Emirates NBD has resumed talks with the Libyan central bank and is considering other possible options.
“We are looking at opening a representative office, but we’re particularly interested in partnering with a local private bank,” says Kevin Flannery, general manager of international expansion at Emirates NBD.
Flannery says the best opportunities lie in wholesale banking, especially project finance for infrastructure development in the oil sector, as well as construction of schools, hospitals and railways.
Aside from boasting Africa’s largest oil reserves, Tripoli is ploughing $60bn into infrastructure projects, such as the construction of the $5bn Energy City Libya project, as well as the high-speed railway linking the country’s main cities along the Mediterranean coast.
Flannery says such projects desperately need local advisory, but there is no expertise on the ground to develop such mandates. Gulf banks are keen to plug this gap.
Egypt expansion for Gulf banks
Mashreq also views Libya as a long-term opportunity, but is more immediately focused on tapping the trade and labour flows between Egypt and the Middle East region, where 2 million Egyptians are currently living and working.
“We already have 10 branches across Egypt, but are looking to open new branches, as well as offering new retail and corporate services based on customer financial requirements,” says John Iossifidis, head of international banking at Mashreq.
The bank is eyeing opportunities in other Middle East and North African (Mena) countries, such as Morocco, Tunisia, Algeria and Syria.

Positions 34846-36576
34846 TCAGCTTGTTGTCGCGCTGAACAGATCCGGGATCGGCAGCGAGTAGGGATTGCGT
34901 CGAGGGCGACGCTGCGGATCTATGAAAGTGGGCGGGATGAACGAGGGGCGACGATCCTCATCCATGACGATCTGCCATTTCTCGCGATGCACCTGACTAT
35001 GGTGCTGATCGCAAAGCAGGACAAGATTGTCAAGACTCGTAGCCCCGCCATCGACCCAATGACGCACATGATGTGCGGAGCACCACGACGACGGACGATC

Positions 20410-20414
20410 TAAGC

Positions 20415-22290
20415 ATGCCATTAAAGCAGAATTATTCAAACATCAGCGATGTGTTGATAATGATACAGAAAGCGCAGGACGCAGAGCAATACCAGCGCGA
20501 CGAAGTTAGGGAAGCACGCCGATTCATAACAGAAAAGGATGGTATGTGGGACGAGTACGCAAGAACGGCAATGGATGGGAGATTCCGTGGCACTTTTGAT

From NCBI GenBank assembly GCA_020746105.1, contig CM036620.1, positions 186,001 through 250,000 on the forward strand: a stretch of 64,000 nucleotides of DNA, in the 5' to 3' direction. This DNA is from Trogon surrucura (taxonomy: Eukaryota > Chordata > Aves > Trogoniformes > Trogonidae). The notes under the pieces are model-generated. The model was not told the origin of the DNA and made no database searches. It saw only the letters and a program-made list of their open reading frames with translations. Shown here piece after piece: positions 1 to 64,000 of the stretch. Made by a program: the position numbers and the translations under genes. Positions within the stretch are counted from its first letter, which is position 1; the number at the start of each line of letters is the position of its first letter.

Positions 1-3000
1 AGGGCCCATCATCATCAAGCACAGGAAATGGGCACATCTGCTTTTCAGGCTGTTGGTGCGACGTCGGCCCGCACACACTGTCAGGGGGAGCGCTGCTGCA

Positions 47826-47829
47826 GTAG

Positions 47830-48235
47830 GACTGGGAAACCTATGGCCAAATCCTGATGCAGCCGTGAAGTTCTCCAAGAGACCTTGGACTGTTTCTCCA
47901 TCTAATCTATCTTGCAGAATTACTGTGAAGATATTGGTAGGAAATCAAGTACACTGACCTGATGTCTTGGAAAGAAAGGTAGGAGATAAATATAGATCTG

“The Mena region has proved time and time again to have a strong banking infrastructure, and we are studying all possible opportunities,” adds Iossifidis.
Emirates NBD is also keen to build up a presence in Asia and opened its first branch in Singapore on 25 November, further expanding its international operations, which include branches in Saudi Arabia, Qatar, the UK and Jersey, as well as representative offices in India and Iran.
“The bank’s objective in opening a branch in the Asia Pacific area is to position itself in a convenient hub to cover the world’s most dynamic economic region, which includes the strong emerging markets of China, India, Southeast Asia and other East Asian countries,” says Ahmad al-Tayer, chairman of Emirates NBD.
The UAE is Singapore’s second largest trade partner in the Gulf, with total bilateral trade of $8.87bn, and the bank hopes its branch will help to facilitate investment flows.
The branch will also focus on wealth management, targeting individuals from the Middle East looking to base part of their offshore assets in Singapore, and will promote Mena investments to wealthy Asians.
Gulf banks targeting Asia
Qatar’s largest lender, Qatar National Bank (QNB), is also looking to break into Asia through acquiring an 82.4 per cent stake in Indonesian Bank Kesawan’s rights issue, expected to close in the first quarter of 2011.
QNB is acting as the standby buyer for the $81.7m issue by the Indonesian lender, which has a market capitalisation of $55m and operates 33 branches throughout the country.
QNB has been aggressively growing its market share abroad over the past few years, acquiring a 50 per cent stake in Tunisian Qatari Bank, a 34.3 per cent stake in Jordan’s Housing Bank for Trade & Finance and a 23.8 per cent stake in the UAE’s Commercial Bank International.
In May, it secured approval from the Syrian central bank to raise its stake in QNB-Syria, its Damascus-based subsidiary, to 55 per cent from 49 per cent, with plans to increase its capital to $300m.